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Will the TESLA battery revolutionise demand for Lithium?

It would be striking to learn that Lithium’s name is derived from the greek word lithos – stone, a word which itself comes from ‘litos’ meaning simple or plain.

It would be amazing to learn that it was named in this way by Arfwedson and Berzelius in 1817 with prophetic knowledge of its physical and chemical simplicity. But this is not the case. Instead the naming was somewhat arbitrary, only being baptized lithium because the ore was a solid mineral.

Yet albeit coincidentally, Lithium’s discoverers had named it fittingly: lithium is quite a simple element, only consisting of three weakly bound protons and a couple of other subatomic particles. Lithium salts ignite with a deep primary red flame, Lithium-based greases have been making the world go round since World War II and high levels of lithium ions in water supplies have been linked to lower rates of suicide. Time and time again, lithium has found its use in the world (and its imprint is large) in very simple forms and ways.

One of those ways is in Lithium Ion (‘Li-Ion’) batteries. Batteries store chemical energy and can convert it to electrical energy when a load, such as a motor, is placed between their terminals. The combinations of anode, cathode, separator and electrolyte contribute to the overall characteristics in interesting ways. For example, Zinc-carbon batteries are extremely cheap and easy to make, but their combination of carbon and zinc makes for a low energy density (how much energy a battery can store for its size). Conversely, Lead-acid batteries are slightly more expensive, have an internal reaction that allows rechargeability but also contain concentrated acids and toxic metals which are harmful for the environment.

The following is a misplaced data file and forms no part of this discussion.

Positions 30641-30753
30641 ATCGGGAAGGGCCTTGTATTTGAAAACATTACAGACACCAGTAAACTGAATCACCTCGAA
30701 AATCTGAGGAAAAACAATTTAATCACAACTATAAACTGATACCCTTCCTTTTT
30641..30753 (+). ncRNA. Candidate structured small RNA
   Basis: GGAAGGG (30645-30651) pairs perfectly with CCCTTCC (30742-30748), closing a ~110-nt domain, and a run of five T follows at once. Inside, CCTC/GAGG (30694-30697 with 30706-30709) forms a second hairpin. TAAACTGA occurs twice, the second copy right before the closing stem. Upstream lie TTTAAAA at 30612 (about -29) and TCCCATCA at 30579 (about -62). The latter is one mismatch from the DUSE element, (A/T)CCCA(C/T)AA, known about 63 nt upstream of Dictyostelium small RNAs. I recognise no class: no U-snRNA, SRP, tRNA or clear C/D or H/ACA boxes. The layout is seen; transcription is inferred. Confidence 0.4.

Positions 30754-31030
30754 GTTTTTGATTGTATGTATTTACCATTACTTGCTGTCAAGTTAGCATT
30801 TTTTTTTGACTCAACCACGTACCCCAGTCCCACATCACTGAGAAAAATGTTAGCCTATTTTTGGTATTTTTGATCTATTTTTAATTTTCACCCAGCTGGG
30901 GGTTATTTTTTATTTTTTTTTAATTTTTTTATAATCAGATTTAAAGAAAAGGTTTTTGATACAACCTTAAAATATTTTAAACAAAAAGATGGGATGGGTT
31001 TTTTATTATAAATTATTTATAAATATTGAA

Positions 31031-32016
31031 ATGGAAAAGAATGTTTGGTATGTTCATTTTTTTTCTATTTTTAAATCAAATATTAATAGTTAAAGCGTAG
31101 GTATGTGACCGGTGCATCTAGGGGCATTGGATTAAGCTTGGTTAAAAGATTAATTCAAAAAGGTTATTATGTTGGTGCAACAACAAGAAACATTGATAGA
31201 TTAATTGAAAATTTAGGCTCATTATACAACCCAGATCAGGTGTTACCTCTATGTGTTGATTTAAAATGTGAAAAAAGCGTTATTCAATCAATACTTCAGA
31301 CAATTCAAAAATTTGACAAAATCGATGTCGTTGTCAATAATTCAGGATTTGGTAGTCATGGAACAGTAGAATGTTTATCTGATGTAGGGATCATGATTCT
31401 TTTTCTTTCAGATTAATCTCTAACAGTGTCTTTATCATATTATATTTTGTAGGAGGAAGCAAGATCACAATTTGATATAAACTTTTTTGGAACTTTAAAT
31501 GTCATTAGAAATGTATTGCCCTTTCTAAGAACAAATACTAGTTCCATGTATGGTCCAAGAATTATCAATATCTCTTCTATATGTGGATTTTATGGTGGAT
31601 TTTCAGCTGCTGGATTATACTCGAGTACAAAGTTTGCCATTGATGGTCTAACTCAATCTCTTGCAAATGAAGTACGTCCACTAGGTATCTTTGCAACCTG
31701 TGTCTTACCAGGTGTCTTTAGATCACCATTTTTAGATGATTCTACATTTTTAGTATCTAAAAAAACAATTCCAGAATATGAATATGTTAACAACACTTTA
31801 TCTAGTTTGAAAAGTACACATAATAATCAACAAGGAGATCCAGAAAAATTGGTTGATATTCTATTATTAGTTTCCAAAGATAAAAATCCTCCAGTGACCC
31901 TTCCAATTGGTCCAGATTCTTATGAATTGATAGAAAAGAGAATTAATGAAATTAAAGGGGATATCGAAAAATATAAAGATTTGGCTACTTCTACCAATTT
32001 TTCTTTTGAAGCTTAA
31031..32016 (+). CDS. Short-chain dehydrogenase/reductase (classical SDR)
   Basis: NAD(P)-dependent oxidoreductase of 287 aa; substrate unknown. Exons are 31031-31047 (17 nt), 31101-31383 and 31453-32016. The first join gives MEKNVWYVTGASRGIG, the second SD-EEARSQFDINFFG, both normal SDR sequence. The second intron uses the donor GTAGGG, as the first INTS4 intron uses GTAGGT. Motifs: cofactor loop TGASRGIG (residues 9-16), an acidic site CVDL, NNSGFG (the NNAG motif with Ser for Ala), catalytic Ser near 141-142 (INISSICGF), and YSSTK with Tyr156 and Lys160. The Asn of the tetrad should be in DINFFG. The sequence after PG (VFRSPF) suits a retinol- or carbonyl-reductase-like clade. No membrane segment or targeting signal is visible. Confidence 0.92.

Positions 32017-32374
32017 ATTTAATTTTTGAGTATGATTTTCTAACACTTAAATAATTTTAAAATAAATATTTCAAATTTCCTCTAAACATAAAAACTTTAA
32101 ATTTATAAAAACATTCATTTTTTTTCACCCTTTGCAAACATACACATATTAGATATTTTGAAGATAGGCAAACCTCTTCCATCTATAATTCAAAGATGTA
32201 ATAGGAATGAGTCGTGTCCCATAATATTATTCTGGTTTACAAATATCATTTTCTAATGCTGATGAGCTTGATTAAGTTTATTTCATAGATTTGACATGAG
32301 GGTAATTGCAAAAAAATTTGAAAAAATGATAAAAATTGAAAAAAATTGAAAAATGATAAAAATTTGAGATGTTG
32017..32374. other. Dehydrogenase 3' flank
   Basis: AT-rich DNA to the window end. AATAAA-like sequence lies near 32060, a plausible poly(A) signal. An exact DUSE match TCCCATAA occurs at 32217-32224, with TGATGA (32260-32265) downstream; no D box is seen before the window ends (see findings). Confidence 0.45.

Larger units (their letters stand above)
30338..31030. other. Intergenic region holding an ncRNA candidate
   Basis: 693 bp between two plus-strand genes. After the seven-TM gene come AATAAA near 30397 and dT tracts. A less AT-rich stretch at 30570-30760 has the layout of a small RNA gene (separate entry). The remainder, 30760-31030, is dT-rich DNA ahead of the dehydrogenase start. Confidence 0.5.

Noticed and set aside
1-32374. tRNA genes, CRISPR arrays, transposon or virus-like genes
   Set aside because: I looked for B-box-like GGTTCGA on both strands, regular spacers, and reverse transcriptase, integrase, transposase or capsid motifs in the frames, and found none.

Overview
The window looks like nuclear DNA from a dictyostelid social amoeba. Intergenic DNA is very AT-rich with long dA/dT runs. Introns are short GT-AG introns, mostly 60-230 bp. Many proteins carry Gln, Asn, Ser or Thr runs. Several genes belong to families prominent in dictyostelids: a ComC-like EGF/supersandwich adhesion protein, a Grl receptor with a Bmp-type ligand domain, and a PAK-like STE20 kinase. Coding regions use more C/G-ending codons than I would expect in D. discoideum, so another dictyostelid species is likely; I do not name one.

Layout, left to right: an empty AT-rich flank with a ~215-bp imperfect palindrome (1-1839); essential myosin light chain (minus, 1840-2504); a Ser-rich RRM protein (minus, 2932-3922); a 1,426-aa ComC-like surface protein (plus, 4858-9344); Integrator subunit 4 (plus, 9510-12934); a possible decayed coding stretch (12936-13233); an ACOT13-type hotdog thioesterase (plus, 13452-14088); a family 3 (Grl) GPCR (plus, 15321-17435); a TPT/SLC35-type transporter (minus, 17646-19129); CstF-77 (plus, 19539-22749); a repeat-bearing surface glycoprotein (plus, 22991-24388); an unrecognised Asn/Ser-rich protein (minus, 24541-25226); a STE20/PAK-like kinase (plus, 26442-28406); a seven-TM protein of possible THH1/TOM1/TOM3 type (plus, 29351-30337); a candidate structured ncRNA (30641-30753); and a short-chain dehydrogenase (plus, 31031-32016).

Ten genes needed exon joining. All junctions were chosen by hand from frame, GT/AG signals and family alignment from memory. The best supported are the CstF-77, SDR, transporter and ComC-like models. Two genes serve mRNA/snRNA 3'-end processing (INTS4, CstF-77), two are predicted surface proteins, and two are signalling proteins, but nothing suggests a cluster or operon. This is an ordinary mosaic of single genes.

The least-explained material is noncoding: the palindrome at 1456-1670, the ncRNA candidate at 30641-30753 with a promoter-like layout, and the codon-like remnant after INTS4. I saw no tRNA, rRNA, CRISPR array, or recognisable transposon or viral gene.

Lithium-Ion batteries are a newer technology. Due to the fact that lithium has a low density and has a small ionic radius, it makes cells that have very high energy densities. To add to this, the batteries that can be produced tend to hold their charge for very long periods of time without fading, and can operate over many hundreds or even thousands of charge-discharge cycles. But this technology is improving with every day that passes, with higher charge densities being accomplished with innovations such as graphene electrodes and safety being ensured with the inclusion of elements such as cobalt and nickel.

Companies such as Tesla plan to make Li-Ion batteries much more of a big deal, too. Unveiled earlier this year, the Powerwall would have the capacity to store vast amounts of energy collected through solar panels and provide backup power to homes with unreliable energy supplies. This just adds to Tesla’s apparent domination of the electric car market along with Nissan, and all of this will only increase the already high demand for compounds such as Lithium Hydroxide and Lithium Carbonate. Last year, Tesla sold around 75,000 of its Model S variety of electric car, but plans to have competed a ‘gigafactory’ in Nevada capable of producing half a million cars by 2017.

This is all very impressive, but how much (lithium) salt should these numbers and claims be taken with? One wonders whether enough people will really fork out the high price tags for the batteries and cars or whether the products will remain the droolfodder of geeks. In the news recently was a story about the london routemaster buses, which were hailed upon their introduction in 2012 as revolutionary. Although the buses are fitted with large batteries as well as diesel generators, recent numbers suggest that almost all of the buses (8-9/10) have resorted to using the environmentally problematic diesel all of the time because their batteries have begun to wane. Although Transport for London attempts to reassure by saying that the batteries are under warranty and will be replaced, one wonders whether a battery pack costing tens of thousands of pounds should lose its oomph so soon.


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